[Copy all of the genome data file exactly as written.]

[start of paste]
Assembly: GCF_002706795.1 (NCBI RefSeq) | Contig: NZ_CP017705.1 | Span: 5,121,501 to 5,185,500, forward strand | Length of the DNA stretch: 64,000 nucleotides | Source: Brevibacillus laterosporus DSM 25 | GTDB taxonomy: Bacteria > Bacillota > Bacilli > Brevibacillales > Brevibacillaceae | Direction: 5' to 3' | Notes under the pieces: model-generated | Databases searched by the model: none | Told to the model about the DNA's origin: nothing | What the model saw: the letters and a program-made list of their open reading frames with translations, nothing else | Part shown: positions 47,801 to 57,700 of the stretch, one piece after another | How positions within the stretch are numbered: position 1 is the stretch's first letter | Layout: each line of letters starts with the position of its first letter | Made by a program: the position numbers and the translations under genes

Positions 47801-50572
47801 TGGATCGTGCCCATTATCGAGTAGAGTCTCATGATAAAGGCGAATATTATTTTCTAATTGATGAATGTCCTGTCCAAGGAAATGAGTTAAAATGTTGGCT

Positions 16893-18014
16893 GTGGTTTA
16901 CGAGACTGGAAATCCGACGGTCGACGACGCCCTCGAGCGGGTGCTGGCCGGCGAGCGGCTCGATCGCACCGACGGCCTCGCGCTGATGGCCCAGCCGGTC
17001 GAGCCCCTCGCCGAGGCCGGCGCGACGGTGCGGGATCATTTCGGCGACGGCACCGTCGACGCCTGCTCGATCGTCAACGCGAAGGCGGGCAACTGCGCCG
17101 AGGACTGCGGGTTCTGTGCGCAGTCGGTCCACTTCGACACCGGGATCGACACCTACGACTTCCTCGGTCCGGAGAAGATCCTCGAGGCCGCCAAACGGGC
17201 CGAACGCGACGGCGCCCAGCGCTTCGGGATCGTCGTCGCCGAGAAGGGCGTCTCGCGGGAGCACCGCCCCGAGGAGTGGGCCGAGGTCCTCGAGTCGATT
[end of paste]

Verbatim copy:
Assembly: GCF_002706795.1 (NCBI RefSeq) | Contig: NZ_CP017705.1 | Span: 5,121,501 to 5,185,500, forward strand | Length of the DNA stretch: 64,000 nucleotides | Source: Brevibacillus laterosporus DSM 25 | GTDB taxonomy: Bacteria > Bacillota > Bacilli > Brevibacillales > Brevibacillaceae | Direction: 5' to 3' | Notes under the pieces: model-generated | Databases searched by the model: none | Told to the model about the DNA's origin: nothing | What the model saw: the letters and a program-made list of their open reading frames with translations, nothing else | Part shown: positions 47,801 to 57,700 of the stretch, one piece after another | How positions within the stretch are numbered: position 1 is the stretch's first letter | Layout: each line of letters starts with the position of its first letter | Made by a program: the position numbers and the translations under genes

Positions 47801-50572
47801 TGGATCGTGCCCATTATCGAGTAGAGTCTCATGATAAAGGCGAATATTATTTTCTAATTGATGAATGTCCTGTCCAAGGAAATGAGTTAAAATGTTGGCT

Positions 16893-18014
16893 GTGGTTTA
16901 CGAGACTGGAAATCCGACGGTCGACGACGCCCTCGAGCGGGTGCTGGCCGGCGAGCGGCTCGATCGCACCGACGGCCTCGCGCTGATGGCCCAGCCGGTC
17001 GAGCCCCTCGCCGAGGCCGGCGCGACGGTGCGGGATCATTTCGGCGACGGCACCGTCGACGCCTGCTCGATCGTCAACGCGAAGGCGGGCAACTGCGCCG
17101 AGGACTGCGGGTTCTGTGCGCAGTCGGTCCACTTCGACACCGGGATCGACACCTACGACTTCCTCGGTCCGGAGAAGATCCTCGAGGCCGCCAAACGGGC
17201 CGAACGCGACGGCGCCCAGCGCTTCGGGATCGTCGTCGCCGAGAAGGGCGTCTCGCGGGAGCACCGCCCCGAGGAGTGGGCCGAGGTCCTCGAGTCGATT